4. Jeff, I too remember Professor Van Waldo. I vividly remember my very first day of seminary in his class. Just moments into the class he slammed his stick down on a front row student’s desk and yelled in his German voice, “There arrr no angels!” I was definitely on my toes in his class but I learned so much and learned to adore this man. We had the greatest OT professors, didn’t we? I agree with you on another point you made: I leaned as much about preaching from an OT prof (Dr. Gowan in my case), than I learned in homiletics class. These guys were one of a kind and so good at what they did for us!!!

    1. I learned a lot from Gowan. On my student pastor year, I read his book on Preaching on the Old Testament. While we had great OT professors (we can’t forget Dr. Jackson) there were good New Testament profs too.

  5. What an interesting life. I think he would have terrified me in a small class that would allow him to call on me far too frequently. I would have exhausted myself, over-preparing in order to avoid being humiliated. I’m imagining his stern expression as he quipped about his students’ opportunity to learn God’s language in a German accent with a southern one as well.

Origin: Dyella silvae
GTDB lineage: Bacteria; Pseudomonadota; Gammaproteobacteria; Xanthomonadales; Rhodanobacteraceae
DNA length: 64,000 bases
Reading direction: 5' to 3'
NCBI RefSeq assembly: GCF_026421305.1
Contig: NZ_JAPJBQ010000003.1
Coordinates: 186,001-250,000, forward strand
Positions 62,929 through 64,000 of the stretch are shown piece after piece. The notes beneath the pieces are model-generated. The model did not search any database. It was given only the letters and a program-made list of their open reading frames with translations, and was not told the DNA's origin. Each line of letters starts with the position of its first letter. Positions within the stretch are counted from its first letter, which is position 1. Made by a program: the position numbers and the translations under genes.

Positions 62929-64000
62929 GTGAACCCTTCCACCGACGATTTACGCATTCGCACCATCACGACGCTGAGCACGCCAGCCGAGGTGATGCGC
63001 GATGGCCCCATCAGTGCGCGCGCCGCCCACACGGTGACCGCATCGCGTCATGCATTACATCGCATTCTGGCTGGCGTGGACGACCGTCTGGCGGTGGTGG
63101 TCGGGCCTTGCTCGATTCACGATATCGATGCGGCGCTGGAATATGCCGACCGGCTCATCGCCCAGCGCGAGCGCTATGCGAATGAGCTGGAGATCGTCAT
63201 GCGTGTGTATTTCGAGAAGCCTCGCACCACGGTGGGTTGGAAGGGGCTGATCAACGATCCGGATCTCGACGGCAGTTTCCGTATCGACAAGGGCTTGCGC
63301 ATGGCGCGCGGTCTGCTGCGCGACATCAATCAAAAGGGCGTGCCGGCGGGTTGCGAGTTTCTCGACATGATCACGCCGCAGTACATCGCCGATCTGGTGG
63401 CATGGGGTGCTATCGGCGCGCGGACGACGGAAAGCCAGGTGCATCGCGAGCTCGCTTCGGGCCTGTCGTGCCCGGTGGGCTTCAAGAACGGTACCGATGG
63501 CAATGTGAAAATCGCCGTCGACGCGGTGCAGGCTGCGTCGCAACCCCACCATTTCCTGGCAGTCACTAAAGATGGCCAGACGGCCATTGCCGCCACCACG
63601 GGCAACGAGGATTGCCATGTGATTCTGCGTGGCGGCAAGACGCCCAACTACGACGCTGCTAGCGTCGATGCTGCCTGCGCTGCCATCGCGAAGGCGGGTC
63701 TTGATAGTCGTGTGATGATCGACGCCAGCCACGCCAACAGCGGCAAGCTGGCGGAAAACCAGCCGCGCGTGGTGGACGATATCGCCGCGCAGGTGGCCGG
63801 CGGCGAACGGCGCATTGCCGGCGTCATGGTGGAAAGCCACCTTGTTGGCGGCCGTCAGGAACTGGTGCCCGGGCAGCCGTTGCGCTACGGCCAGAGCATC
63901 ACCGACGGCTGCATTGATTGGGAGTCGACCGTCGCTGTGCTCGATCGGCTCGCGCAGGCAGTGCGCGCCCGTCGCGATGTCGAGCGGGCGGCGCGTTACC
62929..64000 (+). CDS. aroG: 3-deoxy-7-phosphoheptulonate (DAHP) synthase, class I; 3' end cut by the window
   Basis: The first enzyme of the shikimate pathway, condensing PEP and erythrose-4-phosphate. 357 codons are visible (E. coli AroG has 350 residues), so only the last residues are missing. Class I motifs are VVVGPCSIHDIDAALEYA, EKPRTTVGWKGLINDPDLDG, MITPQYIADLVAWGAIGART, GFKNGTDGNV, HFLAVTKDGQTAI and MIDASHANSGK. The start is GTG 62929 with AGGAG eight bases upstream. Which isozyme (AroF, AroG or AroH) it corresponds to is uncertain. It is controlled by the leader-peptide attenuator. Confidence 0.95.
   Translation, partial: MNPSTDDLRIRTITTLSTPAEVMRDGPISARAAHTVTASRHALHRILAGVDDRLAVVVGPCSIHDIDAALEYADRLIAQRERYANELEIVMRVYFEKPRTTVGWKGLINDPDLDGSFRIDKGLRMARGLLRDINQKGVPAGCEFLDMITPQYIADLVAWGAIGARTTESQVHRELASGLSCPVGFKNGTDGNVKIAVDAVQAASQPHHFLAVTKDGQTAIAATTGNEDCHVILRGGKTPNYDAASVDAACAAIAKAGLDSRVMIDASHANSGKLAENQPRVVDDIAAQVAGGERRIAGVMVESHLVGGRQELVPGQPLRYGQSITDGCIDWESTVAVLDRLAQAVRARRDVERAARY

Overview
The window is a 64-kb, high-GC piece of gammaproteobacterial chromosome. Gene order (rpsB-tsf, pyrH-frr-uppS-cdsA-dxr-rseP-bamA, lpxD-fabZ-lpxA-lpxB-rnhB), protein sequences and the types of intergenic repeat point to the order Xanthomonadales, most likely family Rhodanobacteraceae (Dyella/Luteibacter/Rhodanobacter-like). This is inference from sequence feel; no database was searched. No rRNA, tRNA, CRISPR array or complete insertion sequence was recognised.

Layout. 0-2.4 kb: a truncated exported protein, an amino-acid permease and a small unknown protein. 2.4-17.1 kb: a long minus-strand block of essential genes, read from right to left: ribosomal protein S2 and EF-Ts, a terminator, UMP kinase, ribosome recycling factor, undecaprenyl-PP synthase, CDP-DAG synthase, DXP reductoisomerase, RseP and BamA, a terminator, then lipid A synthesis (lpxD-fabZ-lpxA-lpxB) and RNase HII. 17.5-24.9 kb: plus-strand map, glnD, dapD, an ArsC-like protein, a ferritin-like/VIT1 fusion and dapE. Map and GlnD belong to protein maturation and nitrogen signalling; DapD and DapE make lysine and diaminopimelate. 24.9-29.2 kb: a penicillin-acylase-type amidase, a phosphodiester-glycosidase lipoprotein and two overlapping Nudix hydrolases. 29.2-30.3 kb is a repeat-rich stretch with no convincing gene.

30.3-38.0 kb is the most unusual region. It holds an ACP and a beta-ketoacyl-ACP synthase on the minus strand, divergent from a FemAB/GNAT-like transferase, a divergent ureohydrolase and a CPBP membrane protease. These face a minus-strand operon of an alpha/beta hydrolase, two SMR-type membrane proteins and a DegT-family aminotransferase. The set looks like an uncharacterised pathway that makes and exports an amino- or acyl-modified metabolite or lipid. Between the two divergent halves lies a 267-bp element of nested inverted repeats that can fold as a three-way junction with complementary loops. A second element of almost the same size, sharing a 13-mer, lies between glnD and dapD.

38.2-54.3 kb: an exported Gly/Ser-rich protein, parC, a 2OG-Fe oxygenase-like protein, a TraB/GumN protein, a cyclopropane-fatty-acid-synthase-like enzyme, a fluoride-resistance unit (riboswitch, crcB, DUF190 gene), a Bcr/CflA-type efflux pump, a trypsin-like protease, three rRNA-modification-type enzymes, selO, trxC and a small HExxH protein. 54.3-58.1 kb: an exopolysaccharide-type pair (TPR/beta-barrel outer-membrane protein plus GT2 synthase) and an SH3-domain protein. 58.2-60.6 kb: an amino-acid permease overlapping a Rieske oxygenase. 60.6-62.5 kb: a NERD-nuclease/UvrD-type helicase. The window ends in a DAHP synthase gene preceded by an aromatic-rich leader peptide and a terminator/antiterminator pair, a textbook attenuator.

Obviously, he was a good man caught up in a terrible time.

  6. Your ability to relate to our professors is admirable; their back stories are fascinating and enlightening. I also appreciate clarification of the tank story: I had heard that all of the soldiers were killed except him and while some considered it to be miracle, Waldo assured them his survival was due to him being a commander and therefore situated in a more fortified place in the tank. Miracle or providence or just plain luck?